Extradition From Philippines Halted
MANILA, Philippines (AP) _ A Philippine court has temporarily stopped the government from complying with a U.S. request to extradite a businessman accused of making illegal campaign contributions to President Clinton.
Judge Ralph Lantion of the Manila regional trial court barred the Justice Department and other agencies from pursuing the extradition of Mark Jimenez for 20 days. Jiminez is a close friend of President Joseph Estrada.
The court apparently needed time to evaluate a petition by Jimenez’s lawyers requesting Justice Department documents on the extradition request. The lawyers also wanted Jimenez to be given the chance to defend himself against being extradited.
In June, the U.S. Embassy asked the Philippine government to arrest and extradite Jimenez on charges of tax evasion, wire fraud, conspiracy, giving false statements and campaign financing charges.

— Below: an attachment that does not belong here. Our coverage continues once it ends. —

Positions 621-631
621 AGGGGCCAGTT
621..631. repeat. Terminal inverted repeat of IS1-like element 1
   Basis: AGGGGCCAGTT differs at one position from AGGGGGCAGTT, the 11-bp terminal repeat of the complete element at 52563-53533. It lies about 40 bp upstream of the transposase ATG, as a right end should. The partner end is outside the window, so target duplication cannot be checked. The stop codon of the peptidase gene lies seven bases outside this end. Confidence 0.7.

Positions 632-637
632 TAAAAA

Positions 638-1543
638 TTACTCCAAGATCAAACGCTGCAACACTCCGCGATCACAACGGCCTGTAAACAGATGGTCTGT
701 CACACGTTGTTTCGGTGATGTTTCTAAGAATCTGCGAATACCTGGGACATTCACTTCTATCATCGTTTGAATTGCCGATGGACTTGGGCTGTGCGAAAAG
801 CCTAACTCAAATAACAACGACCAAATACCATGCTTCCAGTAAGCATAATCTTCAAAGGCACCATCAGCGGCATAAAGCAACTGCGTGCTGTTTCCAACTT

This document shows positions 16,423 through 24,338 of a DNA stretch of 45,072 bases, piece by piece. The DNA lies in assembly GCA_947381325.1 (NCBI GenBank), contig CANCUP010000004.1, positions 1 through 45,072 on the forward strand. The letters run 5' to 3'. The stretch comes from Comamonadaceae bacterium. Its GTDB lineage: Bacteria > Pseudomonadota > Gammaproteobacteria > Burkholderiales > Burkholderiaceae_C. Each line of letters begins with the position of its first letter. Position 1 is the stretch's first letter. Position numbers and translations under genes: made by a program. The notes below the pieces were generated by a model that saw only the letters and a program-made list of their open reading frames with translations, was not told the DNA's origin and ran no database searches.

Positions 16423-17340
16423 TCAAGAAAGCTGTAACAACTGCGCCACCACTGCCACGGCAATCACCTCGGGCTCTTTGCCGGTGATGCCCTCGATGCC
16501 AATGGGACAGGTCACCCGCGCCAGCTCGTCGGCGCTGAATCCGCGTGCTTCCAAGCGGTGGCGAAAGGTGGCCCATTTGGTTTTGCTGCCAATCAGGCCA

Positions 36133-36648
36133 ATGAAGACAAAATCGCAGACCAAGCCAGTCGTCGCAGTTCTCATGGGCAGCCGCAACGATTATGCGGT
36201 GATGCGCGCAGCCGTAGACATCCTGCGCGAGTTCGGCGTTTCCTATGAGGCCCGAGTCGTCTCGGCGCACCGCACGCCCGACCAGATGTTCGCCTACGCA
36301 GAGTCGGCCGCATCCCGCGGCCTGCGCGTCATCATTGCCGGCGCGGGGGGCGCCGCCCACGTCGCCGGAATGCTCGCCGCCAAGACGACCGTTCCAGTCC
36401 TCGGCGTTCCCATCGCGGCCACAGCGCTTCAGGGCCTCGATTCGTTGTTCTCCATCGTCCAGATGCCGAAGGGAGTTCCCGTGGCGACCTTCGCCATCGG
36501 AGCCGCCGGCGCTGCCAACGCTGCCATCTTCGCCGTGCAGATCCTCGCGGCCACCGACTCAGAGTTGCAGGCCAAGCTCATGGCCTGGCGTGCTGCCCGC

He was indicted in Washington in September on 17 counts of illegally giving nearly $40,000 to Democratic Party candidates. An additional indictment in April charged him also with conspiracy, tax evasion and mail fraud.
Jimenez fled the United States in December. He returned to the Philippines, helped broker several large business deals, and became a friend and adviser to Estrada.
U.S. and Philippine officials signed extradition and mutual legal assistance treaties in November 1996 to help both countries fight terrorism, drug trafficking and other cross-border crimes.